The skyrocketing numbers of Indians using social media points to a stunning conclusion. By 2014,they will be more numerous than the total votes garnered by any one party in 2009. The study by the IRIS Knowledge Foundation and the Internet and Mobile Association of India makes some compelling arguments about the impact this can have on voting,not just directly,but even more so by mobilising volunteers and supporters.

The 160 constituencies designated as high impact by the IRIS study are those where Facebook users are either more than the incumbent’s margin of victory,or at least 10 per cent of the population. Take Thane in Maharashtra,where the more than 400,000 eligible voters,who are also Facebook users,dwarf the current MP’s winning margin of 49,000. Clearly,it is in his interest,as indeed of his opponents’,to engage with voters online.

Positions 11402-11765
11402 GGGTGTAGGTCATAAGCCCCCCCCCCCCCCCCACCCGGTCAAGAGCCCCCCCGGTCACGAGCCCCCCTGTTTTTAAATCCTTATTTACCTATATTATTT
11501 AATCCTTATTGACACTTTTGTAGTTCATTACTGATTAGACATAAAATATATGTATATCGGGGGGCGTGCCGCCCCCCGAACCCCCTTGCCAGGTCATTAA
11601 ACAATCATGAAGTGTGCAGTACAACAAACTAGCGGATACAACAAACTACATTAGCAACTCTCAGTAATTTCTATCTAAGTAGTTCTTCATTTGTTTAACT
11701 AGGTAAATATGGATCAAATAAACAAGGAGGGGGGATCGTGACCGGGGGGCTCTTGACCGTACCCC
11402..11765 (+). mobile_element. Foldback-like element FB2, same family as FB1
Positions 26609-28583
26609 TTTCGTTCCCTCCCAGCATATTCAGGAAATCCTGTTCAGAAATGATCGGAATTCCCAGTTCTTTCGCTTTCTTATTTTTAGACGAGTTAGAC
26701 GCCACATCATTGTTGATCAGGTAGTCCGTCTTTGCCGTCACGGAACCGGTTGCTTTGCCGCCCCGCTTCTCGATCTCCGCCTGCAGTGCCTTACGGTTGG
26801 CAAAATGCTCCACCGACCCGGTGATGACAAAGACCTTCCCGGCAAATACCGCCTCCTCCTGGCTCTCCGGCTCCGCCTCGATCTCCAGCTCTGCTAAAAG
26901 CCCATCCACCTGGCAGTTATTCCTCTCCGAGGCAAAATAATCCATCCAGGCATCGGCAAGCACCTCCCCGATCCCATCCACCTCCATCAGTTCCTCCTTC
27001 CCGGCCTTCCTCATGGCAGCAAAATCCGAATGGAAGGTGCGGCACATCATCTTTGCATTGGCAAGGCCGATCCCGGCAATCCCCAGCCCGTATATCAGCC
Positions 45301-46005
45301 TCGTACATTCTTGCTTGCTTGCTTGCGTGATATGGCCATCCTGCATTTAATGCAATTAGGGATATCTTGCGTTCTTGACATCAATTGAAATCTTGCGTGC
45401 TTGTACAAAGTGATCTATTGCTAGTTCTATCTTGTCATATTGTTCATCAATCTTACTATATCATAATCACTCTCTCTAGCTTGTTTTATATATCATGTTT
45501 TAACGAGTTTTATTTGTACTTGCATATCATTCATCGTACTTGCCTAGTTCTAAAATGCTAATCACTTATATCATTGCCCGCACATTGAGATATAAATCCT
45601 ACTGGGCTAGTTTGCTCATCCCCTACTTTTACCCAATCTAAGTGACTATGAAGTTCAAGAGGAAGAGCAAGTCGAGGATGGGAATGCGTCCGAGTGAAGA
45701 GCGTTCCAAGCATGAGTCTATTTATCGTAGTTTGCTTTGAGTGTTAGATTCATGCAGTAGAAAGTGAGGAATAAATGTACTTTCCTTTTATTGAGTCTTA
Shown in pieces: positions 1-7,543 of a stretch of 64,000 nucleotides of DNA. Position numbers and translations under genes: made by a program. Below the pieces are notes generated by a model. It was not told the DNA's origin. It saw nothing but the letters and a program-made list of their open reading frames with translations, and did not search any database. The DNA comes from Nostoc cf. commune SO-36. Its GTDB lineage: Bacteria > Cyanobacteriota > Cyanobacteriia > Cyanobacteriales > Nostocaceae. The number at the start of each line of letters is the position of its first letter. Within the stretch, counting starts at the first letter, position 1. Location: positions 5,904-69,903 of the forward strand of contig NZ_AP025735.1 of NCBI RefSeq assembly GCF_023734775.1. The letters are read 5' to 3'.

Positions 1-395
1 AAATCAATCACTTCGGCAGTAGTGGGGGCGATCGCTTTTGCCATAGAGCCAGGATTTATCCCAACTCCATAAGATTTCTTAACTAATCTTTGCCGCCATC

Of the Congress party’s current 206 seats,fully 75 are similarly high impact. And of the 144 constituencies where it finished second,43 are high impact. For the BJP,44 of the 116 seats it won in 2009,and 50 of the 110 seats where it came second,are high-impact constituencies.

In what forms should we expect to see the impact? Among the many ways the internet has changed the world,two are particularly relevant to politics. First,the phenomenon of rapidly mobilising “flash mobs” was made possible by the group interaction that is the special métier of social media. This is already happening in India,seen repeatedly in the mobilisation of protesters during Anna Hazare’s fasts,the anti-rape gatherings,and every now and then,by the Aam Aadmi Party. We are surely going to see more and more of this as established political parties and would-be candidates get familiar with it.